• At the very least, they could train their personnel to act like they’ve got hearts, even if they can’t do a lot to help soften the pain of a stupidly costly airline ticket.

    Or they could actually have reasonable fares.

As for Herterich's off-shore call problem, let's just say that I vote with my feet. If I can't get reasonable service most of the time for ANY reason -- from my airline, bank, drugstore, mechanic -- I vote with my feet. And I do what Herterich is doing: I let them know why I'm voting with my feet. Enough people do that, and whatever ridiculous practice of the moment sometimes gets changed. (Yup, I'm Pollyanna.)


Before I tell you how this story ended, I want to take a moment for fairness.

Like any big company, American does have some wonderful employees. Like Keith, the purser on my New Year’s Eve flight from Boston to Miami. We were delayed by mechanical failure; Keith was cheery, helpful – even let me use his cell phone to call reservations. And he had a sense of humor.

And Bill, the purser who works First Class on the Miami-Dallas run. Sure, it’s First Class (I snag the occasional FF upgrade) but he’s still nicer, more attentive, than any other First Class server I’ve seen on any AA flight.

The problem is that for every noticeably positive experience I’ve had on AA, I’ve had a noticeably unpleasant one. Let’s call that a 50 percent average. That’s isn’t so bad in baseball, but on a math test, it would earn you an F.


Yes, I did get to Raleigh.

Southwest, the airline of humor and reason, had several flights available at acceptable pricing. I snagged one for early the next morning. Yes, I had to drive to Lauderdale when I live 15 minutes from MIA, but it was worth it.

When I got here, I explained to the agent, Karen, at Alamo that I wasn’t sure how long I’d need the car. “If you need to stay longer, just call us. There’s a $10 fee for extending the rental, but I’ll make a note, and we’ll waive it.’’

Now that’s compassion.


How’s your airline? Share your stories, good and bad; just CLICK TO COMMENT below.

Kenya: Is it safe?

Is it safe to go to Kenya following recent political unrest?

Local experts are advising travelers to wait and see.

"If you haven't booked anything yet, I'd wait two weeks and see what happens," said Sylvia Berman,owner of Post Haste Travel in Hollywood.

"Anyone who has plans in Kenya in the next four weeks, I've advised not to go," said Norman Pieters, owner of Miami-based Karell's African Dream Vacations.

The situation does seem to be improving slowly, says Fred Ngoga Gateretse, Africa specialist for iJET Intelligent Risk Systems, which advises individual travelers and corporations on safety. "In the tourist areas, the government has reinforced security," he says.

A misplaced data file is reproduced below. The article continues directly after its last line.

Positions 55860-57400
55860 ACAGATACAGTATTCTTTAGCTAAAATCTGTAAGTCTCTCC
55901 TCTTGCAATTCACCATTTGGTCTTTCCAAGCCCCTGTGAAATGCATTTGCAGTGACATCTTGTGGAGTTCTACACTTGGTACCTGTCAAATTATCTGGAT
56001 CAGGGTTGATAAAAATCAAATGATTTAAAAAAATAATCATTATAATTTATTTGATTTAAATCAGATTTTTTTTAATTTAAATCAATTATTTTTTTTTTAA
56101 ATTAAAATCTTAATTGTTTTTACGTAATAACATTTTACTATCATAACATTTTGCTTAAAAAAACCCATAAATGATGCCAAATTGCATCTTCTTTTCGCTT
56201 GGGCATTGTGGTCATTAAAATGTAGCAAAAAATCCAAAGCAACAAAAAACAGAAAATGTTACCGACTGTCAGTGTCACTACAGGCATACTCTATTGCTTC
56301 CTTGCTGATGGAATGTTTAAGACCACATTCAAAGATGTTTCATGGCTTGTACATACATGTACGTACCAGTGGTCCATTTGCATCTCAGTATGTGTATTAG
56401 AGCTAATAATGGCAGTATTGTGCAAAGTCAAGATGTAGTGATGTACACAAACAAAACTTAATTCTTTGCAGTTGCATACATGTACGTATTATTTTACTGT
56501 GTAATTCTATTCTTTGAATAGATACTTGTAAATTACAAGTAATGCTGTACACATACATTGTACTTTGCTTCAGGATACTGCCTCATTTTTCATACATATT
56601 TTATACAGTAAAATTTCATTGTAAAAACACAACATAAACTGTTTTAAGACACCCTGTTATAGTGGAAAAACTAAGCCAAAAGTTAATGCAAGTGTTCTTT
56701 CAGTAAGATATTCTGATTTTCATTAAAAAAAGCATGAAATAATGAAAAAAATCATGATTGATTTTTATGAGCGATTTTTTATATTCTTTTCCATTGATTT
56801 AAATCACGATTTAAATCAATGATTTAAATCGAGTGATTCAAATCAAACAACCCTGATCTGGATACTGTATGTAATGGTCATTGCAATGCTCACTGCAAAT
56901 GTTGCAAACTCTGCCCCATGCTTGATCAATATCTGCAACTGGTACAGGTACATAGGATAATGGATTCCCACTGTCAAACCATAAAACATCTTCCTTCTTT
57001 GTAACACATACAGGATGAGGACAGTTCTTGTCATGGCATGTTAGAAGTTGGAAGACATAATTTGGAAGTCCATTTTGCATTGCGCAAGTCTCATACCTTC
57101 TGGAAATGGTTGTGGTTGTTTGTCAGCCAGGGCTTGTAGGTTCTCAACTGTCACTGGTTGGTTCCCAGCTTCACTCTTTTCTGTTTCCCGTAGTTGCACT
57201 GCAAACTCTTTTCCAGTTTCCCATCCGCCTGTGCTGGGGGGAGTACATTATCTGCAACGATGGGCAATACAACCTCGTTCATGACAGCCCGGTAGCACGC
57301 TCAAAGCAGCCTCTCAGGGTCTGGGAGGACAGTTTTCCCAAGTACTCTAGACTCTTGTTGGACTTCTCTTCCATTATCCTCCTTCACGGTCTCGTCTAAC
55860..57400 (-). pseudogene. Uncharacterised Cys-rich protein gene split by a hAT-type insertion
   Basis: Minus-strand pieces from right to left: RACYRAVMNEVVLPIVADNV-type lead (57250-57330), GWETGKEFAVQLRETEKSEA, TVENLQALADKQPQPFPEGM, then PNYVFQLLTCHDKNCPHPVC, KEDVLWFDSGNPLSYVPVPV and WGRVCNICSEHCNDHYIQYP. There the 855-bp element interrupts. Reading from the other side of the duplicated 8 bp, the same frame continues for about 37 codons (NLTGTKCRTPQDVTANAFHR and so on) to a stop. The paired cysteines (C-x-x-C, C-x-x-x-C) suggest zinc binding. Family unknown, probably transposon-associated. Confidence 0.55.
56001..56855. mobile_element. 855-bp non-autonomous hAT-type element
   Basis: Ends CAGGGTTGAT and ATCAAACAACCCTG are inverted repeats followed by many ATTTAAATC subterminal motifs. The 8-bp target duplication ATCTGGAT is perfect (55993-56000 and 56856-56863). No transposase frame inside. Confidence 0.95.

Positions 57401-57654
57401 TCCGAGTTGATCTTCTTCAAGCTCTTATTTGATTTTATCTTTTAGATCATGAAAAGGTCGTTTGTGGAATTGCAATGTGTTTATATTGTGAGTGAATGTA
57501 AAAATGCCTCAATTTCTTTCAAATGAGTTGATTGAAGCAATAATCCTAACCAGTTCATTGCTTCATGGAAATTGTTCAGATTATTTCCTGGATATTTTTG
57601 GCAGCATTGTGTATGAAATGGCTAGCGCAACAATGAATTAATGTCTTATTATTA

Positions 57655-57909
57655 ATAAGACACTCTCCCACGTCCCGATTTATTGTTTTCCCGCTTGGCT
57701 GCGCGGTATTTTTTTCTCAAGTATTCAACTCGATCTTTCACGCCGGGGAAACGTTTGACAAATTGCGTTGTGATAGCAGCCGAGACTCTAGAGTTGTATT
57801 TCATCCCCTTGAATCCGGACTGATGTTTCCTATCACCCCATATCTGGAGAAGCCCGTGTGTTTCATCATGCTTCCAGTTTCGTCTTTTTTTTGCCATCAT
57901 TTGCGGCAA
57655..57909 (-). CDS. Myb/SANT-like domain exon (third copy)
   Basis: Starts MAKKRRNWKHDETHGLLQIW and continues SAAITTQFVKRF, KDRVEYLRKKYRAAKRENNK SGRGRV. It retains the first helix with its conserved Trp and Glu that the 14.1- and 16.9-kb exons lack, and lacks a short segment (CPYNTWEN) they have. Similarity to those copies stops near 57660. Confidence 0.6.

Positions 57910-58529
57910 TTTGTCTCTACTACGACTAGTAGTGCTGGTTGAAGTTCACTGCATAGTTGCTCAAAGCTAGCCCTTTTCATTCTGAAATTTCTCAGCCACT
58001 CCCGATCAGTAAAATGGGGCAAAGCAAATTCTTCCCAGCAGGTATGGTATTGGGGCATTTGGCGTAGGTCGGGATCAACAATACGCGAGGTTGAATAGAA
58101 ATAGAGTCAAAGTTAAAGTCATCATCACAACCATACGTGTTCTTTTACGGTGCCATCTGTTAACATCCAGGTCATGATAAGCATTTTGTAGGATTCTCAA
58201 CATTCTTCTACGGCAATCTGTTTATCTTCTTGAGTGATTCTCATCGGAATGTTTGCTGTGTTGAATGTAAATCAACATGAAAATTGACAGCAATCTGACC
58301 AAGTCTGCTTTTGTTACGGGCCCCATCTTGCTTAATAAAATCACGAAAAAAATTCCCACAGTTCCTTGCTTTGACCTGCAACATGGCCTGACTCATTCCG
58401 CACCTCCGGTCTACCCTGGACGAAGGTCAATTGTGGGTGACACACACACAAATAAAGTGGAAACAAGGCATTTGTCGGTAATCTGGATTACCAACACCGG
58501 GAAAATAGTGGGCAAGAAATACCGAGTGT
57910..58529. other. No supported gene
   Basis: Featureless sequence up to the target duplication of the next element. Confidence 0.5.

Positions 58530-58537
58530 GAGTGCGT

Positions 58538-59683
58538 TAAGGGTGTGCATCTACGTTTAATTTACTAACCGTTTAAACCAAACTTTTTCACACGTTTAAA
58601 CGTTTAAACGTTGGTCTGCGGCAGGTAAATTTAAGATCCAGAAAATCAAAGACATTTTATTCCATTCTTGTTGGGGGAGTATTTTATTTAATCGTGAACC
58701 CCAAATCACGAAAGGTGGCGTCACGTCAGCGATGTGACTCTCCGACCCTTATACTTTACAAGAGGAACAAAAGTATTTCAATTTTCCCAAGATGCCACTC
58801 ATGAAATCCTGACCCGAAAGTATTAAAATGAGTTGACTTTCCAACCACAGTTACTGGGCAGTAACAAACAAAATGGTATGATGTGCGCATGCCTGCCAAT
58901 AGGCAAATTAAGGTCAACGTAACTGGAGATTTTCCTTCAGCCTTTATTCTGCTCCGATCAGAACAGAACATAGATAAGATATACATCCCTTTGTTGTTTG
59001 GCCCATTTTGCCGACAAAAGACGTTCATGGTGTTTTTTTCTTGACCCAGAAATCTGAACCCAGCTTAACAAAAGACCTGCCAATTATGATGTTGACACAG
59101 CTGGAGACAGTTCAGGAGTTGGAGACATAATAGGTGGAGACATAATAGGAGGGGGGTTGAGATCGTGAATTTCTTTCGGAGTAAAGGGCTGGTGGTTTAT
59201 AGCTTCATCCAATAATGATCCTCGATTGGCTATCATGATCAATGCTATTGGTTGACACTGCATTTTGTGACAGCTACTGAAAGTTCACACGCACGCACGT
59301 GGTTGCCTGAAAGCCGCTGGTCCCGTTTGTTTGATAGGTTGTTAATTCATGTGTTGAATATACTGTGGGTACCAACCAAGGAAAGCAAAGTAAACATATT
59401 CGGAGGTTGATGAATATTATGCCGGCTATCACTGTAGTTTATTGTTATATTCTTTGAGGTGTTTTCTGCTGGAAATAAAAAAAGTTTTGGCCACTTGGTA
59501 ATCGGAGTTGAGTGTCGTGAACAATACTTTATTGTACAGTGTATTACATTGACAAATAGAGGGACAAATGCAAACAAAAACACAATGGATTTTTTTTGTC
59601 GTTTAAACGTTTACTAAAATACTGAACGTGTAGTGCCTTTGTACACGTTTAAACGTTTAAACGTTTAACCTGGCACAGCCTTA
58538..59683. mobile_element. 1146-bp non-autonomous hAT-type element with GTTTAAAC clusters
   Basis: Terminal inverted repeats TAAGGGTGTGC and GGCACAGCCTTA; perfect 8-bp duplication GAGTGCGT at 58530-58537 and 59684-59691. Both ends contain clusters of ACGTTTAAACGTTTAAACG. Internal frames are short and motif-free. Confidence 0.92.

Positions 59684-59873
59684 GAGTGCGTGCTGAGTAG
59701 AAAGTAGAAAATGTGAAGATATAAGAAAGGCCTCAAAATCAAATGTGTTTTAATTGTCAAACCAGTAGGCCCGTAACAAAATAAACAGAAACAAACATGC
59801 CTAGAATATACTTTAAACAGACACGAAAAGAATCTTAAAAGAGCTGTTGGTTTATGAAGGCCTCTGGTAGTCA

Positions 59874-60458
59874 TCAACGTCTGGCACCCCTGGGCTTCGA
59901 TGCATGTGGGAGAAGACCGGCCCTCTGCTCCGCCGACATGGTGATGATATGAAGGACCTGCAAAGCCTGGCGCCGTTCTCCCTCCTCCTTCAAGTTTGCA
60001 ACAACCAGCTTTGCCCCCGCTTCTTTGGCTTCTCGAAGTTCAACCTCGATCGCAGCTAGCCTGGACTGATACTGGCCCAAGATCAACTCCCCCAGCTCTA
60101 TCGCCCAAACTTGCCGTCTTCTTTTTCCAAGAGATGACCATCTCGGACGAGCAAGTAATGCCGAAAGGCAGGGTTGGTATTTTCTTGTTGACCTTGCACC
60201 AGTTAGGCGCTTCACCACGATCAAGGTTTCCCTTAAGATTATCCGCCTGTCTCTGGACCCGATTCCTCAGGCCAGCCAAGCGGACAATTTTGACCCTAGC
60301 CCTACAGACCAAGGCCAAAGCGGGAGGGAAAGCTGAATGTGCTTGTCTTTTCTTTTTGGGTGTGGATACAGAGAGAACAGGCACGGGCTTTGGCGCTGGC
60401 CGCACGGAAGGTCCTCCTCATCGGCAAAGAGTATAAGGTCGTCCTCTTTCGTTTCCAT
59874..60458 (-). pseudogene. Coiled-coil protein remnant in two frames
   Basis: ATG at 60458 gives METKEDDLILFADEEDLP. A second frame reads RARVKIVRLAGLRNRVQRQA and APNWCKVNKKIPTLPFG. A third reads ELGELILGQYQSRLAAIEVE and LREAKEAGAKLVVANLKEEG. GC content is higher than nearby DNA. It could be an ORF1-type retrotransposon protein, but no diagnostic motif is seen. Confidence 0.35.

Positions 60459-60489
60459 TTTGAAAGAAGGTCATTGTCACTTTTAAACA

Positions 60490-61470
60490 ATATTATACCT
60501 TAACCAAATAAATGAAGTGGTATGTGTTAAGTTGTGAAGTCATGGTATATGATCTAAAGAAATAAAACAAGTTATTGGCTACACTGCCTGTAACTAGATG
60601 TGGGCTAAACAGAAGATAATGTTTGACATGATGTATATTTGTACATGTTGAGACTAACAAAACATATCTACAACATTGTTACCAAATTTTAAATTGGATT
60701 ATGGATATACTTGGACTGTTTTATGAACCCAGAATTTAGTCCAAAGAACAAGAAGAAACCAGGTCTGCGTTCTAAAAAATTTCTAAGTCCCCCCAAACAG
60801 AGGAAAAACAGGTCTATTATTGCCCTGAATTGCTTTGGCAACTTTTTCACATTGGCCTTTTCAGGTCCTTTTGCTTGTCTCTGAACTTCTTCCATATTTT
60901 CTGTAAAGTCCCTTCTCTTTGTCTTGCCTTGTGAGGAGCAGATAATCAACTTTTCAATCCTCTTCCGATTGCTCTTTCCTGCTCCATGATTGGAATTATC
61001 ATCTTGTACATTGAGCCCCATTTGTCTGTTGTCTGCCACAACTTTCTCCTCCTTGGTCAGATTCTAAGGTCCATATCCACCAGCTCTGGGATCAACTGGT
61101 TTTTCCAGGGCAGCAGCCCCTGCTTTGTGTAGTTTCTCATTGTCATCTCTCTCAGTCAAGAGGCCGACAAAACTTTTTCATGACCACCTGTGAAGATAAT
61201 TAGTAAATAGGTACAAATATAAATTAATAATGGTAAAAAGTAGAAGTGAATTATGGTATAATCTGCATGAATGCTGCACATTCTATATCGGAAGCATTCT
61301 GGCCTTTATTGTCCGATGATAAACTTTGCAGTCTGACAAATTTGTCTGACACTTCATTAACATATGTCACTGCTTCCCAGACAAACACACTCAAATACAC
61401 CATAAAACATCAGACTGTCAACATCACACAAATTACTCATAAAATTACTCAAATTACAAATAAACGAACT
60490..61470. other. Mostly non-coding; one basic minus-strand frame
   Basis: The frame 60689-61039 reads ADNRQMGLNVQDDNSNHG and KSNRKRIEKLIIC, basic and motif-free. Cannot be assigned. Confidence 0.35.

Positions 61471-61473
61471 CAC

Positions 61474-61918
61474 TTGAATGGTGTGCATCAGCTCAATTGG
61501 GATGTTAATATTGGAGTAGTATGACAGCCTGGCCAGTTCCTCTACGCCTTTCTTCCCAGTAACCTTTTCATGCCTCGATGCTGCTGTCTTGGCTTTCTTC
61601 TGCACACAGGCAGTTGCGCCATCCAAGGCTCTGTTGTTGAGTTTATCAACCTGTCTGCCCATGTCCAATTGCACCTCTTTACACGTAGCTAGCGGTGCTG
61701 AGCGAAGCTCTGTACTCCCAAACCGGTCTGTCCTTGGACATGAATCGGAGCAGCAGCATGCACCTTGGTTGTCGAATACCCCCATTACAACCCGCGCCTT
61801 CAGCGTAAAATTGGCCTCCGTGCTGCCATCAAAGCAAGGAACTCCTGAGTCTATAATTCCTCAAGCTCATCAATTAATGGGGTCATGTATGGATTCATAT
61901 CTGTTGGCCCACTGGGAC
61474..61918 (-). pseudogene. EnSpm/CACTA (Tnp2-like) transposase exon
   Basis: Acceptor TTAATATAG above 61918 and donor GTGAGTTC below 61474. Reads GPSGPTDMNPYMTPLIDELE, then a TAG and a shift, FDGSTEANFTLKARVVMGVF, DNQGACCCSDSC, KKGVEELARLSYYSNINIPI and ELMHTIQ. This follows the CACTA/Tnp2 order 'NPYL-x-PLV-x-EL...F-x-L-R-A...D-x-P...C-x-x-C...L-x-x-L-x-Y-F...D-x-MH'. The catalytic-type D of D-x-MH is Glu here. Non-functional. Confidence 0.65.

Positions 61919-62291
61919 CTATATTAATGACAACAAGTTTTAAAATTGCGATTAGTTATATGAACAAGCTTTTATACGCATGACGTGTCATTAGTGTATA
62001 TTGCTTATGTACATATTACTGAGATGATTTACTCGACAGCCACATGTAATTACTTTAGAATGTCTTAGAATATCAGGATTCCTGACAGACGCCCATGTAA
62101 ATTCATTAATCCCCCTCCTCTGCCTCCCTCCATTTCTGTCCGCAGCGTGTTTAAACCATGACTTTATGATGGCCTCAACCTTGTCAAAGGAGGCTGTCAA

The most significant risk for tourists is when entering Kenya via the capital of Nairobi, said Bruce McIndoe, iJET president.

Several locally-based Africa travel specialists said they knew of no serious inci-
dents involving tourists save for some short-term disruptions to domestic air travel and gas shortages in late December. Major tour operators are whisking travelers away from Nairobi, Berman said. African Travel Inc. told The Washington Post it did not feel it was necessary to cancel any tours but was allowing clients to cancel trips booked for this month.

Travelers who have booked tours are at the mercy of their agent and operator.
Most travel insurance policies do not allow travelers to cancel because of "civil unrest," said Dan McGinnity, spokesman for AIG Travel Guard.

The Kenya Tourist Board's releases as of press time indicated that violence had been limited to areas far from the tourist track and that public transport, banks and offices in Nairobi had returned to business "as usual."

The U.S. State Department has issued an update that advises travelers "to consider carefully the risks of travel to Kenya at this time and updates information on safety and security concerns."


Monday, January 07, 2008

Back from the snowy north

One of the questions I'm asked most frequently is where I go on vacation. After all, if you travel the globe for work, people might rightly figure that when I'm not working, I might stay home.

No way.

Many travel editors do stay home when they've got time off, but I'm not one of them.

Last year, The Husband and I headed to Cameroon, in West Africa. It was a fascinating but in many ways grueling trip...limited food (we're talking Laughing Cow cheese for lunch, every day), AK47-toting guards along the muddy lanes that pass for highways, and bribe-demanding officials throughout the airport.

This year we opted to stick closer to home, spending our days reading, eating, sleeping and tromping through the snow drifts in Maine, Quebec City and Vermont. We slipped down the toboggan run in front of Quebec's Chateau Frontenac, chowed on pork at Buck's Naked BBQ in Freeport, Maine (home of the 24/7 L.L. Bean store) and went snowshoeing through the virgin powder in Greensboro, Vt.

I wouldn't want to live in snow, but it surely was nice to visit it.

A few scenes: